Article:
Dr. Perez: I still think there is a strong possibility for both CIR and the DREAM Act in 2010. Worse case scenario, we pass the DREAM Act in 2010 and CIR in 2011 or shortly thereafter. Immigration reform during the Obama administration is not a matter of IF, it’s a a matter of WHEN.

S&B: If you could change the immigration laws yourself, what would it be?

Dr. Perez: Provide a path to legalization to the 12 million individuals living in the US without legal status without any of the draconian punishments that are currently being circulated in the Senate version of CIR for example. There is no point in punishing people that have already suffered various forms of exploitation on the part of American employers. Improve the immigration quota system in a way that is more responsive to labor demands so we don’t create an incentive for employers to circumvent immigration and labor laws. Allocate sufficient resources for the processing of immigration paperwork so people don’t have to wait years for their applications to be processed. Border militarization is not the most effective use of resources. I absolutely agree that the US has every right to regulate the flow of people in and out of its borders, but it must do so in a smart and humane way.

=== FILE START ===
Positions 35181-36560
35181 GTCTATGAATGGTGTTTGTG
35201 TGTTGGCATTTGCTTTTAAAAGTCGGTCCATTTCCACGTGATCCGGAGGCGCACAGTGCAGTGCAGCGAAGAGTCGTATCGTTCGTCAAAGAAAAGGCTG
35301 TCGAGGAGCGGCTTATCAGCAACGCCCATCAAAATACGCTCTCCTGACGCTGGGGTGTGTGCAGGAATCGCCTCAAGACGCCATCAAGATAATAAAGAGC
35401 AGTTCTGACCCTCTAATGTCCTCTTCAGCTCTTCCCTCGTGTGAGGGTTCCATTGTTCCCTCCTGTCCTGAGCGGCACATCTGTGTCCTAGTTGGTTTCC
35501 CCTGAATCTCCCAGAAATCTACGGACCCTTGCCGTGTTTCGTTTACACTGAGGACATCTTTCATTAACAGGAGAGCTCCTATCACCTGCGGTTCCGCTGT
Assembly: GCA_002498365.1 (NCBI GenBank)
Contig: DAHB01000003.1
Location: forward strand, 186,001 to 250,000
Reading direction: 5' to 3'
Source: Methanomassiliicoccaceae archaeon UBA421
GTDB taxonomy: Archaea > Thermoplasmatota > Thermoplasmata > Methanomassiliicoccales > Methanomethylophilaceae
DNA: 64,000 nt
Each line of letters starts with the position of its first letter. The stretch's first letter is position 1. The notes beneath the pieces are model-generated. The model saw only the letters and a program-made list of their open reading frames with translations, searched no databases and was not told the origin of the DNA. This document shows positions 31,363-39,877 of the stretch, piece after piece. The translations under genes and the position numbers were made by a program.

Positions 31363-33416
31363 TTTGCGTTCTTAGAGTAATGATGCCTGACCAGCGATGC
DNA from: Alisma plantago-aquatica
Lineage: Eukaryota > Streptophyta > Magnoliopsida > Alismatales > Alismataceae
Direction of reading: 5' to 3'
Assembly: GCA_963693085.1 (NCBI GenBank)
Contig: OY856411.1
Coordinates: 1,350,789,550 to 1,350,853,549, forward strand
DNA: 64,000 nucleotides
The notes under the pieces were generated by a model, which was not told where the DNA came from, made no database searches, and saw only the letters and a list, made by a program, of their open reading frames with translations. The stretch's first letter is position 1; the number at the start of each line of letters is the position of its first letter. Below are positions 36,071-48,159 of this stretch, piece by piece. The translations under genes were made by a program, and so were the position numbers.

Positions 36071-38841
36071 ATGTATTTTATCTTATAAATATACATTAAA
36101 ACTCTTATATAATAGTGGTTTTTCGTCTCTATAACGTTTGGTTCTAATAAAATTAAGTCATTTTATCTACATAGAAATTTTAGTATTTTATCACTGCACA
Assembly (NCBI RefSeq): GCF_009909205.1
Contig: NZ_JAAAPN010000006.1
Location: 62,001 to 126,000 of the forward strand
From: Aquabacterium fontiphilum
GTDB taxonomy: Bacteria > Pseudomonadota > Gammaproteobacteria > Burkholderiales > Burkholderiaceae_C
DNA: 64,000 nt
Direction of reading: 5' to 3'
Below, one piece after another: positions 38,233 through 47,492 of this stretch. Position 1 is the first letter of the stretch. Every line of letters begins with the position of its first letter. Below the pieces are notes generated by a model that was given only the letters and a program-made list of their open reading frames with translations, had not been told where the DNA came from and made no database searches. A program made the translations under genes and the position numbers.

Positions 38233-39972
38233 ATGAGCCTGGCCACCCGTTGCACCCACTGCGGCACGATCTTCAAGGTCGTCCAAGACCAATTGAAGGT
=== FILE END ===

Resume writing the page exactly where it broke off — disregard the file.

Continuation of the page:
S&B: What would surprise the average American about the undocumented?

Dr. Perez: I think what most people will find surprising is how much undocumented students care for the well being of their communities and ALL Americans. In terms of their civic participation, they are in fact, more Americans than most. Their high level of optimism is also quite admirable.

S&B: What is your next book?

Dr. Perez: My next book is being published by Harvard University Press in 2011. The working title is, “Exceptional Students, Marginal Lives: Academic & Civic Engagement Among Undocumented Latino Youths.” The book is an examination of the schooling experiences of undocumented Latino students and the potential loss of talent to American society if we don’t provide them with a path to legalization.

Below is a video of Dr. Perez offering a description of his book: